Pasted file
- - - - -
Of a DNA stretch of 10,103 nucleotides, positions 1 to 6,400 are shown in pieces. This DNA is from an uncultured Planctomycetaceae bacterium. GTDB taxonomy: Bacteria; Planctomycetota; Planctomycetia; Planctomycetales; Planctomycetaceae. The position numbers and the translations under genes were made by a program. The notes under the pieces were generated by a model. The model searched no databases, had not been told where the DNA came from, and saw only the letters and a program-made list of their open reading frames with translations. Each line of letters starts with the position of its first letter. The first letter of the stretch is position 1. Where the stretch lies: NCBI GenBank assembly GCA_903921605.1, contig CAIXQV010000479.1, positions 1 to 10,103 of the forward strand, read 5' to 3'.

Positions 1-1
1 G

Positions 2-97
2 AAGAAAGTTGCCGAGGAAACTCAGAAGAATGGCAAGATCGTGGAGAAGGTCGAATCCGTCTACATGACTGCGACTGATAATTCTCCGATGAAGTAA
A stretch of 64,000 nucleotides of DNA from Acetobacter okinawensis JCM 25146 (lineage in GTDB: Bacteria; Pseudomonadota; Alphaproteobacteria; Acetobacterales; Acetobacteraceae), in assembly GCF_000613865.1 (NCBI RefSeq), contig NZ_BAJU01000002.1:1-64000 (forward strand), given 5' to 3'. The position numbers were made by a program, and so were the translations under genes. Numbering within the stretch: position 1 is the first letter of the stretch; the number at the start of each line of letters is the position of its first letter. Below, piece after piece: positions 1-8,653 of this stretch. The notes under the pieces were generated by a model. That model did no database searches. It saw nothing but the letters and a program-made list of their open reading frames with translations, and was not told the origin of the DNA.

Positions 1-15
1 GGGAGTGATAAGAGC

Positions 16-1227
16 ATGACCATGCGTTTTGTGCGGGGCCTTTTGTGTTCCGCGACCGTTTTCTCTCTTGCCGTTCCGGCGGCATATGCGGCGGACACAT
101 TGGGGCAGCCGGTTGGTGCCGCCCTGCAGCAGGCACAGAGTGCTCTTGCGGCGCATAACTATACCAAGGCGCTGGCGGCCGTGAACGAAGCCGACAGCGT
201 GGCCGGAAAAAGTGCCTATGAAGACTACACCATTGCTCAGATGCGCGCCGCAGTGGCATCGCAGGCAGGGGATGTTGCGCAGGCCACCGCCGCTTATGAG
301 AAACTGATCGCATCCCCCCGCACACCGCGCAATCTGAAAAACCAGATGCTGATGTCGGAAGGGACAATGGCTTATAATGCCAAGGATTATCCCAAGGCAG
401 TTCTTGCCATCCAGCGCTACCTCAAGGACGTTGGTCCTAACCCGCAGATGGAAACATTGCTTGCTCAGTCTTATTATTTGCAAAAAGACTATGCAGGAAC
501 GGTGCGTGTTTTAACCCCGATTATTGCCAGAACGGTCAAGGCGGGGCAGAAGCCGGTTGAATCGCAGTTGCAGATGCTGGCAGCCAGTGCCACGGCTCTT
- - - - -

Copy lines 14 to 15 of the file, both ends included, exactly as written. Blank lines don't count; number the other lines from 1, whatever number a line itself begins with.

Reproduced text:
401 TTCTTGCCATCCAGCGCTACCTCAAGGACGTTGGTCCTAACCCGCAGATGGAAACATTGCTTGCTCAGTCTTATTATTTGCAAAAAGACTATGCAGGAAC
501 GGTGCGTGTTTTAACCCCGATTATTGCCAGAACGGTCAAGGCGGGGCAGAAGCCGGTTGAATCGCAGTTGCAGATGCTGGCAGCCAGTGCCACGGCTCTT